Updated: Medical source: Sinai deaths up to 22

The attack on five army checkpoints along the Arish-Rafah road in North Sinai has left 22 dead, including 18 soldiers and four civilians, a medical source in North Sinai said Thursday in an update to the numbers declared hours earlier.
Eye-witnesses told Al-Masry Al-Youm that four vehicles with over 20 gunmen attacked the recently-erected checkpoints along the Arish-Rafah road with RPGs and mortars. The crossfire lasted over 20 minutes, the newspaper reported.
Army spokesperson Mohamed Samir had stated that 15 of the attackers were killed as the forces fired back.
The source said more than 30 others, inculdung civilians and troopers, were wounded.
There was no immediate claim of responsibility for the attack but militants who support Islamic State, the ultra-hardline group that controls parts of Iraq and Syria, have carried out similar operations in the Sinai Peninsula.
Egypt is gradually recovering from years of political turmoil following the ouster of autocrat Hosni Mubarak in 2011 and foreign investors are starting to return. But the biggest Arab state still faces security challenges on several fronts.
Sinai-based militants have killed hundreds of soldiers and police since the army toppled Mohamed Mursi of the Muslim Brotherhood — Egypt's first freely-elected president — in 2013 after mass protests against his rule.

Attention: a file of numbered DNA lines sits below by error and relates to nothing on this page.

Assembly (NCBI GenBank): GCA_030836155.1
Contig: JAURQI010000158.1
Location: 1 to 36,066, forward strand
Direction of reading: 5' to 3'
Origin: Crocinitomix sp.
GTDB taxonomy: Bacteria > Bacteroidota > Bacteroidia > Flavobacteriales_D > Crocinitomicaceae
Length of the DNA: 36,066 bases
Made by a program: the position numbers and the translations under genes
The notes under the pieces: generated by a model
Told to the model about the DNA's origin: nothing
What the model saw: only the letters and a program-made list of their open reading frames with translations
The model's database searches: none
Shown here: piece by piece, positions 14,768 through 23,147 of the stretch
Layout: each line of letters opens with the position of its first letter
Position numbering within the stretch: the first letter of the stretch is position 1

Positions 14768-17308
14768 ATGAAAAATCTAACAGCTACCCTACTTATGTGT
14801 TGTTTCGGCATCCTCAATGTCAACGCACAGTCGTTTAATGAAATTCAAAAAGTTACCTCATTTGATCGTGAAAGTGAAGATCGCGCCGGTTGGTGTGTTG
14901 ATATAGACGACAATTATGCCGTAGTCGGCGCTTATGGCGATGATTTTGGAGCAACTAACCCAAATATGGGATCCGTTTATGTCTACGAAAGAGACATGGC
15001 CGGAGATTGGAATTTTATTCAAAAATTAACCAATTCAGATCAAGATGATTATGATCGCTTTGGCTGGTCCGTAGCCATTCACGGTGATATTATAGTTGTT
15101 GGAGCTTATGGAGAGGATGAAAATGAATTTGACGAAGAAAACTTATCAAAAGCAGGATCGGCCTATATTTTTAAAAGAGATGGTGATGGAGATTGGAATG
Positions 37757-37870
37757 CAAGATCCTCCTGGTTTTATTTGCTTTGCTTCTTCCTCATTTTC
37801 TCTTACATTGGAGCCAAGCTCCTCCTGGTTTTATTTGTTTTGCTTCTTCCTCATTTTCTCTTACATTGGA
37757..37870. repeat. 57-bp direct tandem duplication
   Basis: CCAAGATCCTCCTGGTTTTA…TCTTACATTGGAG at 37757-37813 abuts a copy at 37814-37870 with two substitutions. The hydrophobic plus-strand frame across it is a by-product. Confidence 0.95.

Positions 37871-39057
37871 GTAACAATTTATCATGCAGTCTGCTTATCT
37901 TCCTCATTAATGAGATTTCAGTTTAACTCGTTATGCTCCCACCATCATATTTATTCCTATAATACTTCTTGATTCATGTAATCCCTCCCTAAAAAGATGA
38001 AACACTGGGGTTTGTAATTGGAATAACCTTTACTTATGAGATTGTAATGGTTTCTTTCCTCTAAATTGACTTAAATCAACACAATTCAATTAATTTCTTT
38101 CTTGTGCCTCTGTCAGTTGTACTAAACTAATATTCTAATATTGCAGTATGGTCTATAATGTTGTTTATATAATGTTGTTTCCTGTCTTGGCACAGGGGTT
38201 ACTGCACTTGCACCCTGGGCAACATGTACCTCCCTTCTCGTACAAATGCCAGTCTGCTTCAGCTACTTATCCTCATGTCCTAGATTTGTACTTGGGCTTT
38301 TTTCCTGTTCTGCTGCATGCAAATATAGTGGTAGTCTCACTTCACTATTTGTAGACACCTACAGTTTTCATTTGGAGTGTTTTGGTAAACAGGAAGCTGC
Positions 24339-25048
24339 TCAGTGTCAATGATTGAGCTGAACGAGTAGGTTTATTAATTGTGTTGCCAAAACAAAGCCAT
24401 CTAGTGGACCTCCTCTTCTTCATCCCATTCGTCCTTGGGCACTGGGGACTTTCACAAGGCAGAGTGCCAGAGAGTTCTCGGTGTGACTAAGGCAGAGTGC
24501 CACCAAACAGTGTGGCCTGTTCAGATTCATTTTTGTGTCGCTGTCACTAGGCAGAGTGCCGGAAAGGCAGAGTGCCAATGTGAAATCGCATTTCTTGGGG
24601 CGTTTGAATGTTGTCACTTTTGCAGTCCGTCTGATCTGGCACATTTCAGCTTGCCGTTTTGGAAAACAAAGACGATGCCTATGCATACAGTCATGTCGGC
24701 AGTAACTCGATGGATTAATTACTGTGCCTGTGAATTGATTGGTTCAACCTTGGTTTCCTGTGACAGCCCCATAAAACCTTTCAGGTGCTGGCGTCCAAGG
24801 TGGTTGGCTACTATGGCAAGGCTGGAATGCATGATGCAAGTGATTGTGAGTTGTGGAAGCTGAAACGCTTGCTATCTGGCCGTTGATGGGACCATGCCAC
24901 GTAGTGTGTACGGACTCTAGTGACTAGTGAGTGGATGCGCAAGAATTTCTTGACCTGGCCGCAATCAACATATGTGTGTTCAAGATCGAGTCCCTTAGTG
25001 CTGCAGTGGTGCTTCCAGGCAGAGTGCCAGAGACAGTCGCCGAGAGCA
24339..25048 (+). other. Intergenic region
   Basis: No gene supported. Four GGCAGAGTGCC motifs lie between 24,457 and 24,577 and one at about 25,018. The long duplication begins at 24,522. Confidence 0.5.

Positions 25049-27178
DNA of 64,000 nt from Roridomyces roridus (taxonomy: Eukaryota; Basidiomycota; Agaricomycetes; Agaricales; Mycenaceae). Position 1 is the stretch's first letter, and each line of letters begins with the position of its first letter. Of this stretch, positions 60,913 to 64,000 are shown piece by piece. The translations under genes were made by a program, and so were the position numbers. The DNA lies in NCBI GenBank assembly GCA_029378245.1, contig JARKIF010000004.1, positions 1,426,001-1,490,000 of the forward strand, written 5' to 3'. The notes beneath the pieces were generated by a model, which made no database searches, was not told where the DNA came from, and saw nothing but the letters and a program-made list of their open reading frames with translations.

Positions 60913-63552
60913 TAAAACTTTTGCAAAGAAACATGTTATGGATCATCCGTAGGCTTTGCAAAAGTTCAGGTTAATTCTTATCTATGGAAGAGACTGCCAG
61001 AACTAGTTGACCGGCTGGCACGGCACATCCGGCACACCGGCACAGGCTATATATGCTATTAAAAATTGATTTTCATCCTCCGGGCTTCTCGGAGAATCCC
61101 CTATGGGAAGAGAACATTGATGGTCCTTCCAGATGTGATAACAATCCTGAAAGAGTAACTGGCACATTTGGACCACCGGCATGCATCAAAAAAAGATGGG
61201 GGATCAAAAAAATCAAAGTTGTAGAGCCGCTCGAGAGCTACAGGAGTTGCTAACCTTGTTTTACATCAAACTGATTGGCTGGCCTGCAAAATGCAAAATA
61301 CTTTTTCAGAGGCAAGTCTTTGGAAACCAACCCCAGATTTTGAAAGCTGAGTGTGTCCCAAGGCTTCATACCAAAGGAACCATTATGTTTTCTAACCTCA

That insurgency has spread to other parts of Egypt though bombing attacks in cities and towns are usually far less dramatic.
President Abdel Fattah al-Sisi, who has spearheaded an Arab initiative to create a joint military force to confront regional security challenges, says militants based next door in chaotic Libya also pose a threat to Egypt.
In January, Islamic State's Egypt wing, Sinai Province, claimed responsibility for a series of attacks that killed at least 30 people.
Then-army chief Sisi removed the Muslim Brotherhood from power in mid-2013 and mounted a fierce crackdown on the Islamist movement. Security forces killed hundreds in the streets and arrested thousands, neutralising what was once Egypt's most organised political group.
But Sinai Province and other militant organisation who are violently opposed to the US-backed government have proven resilient.

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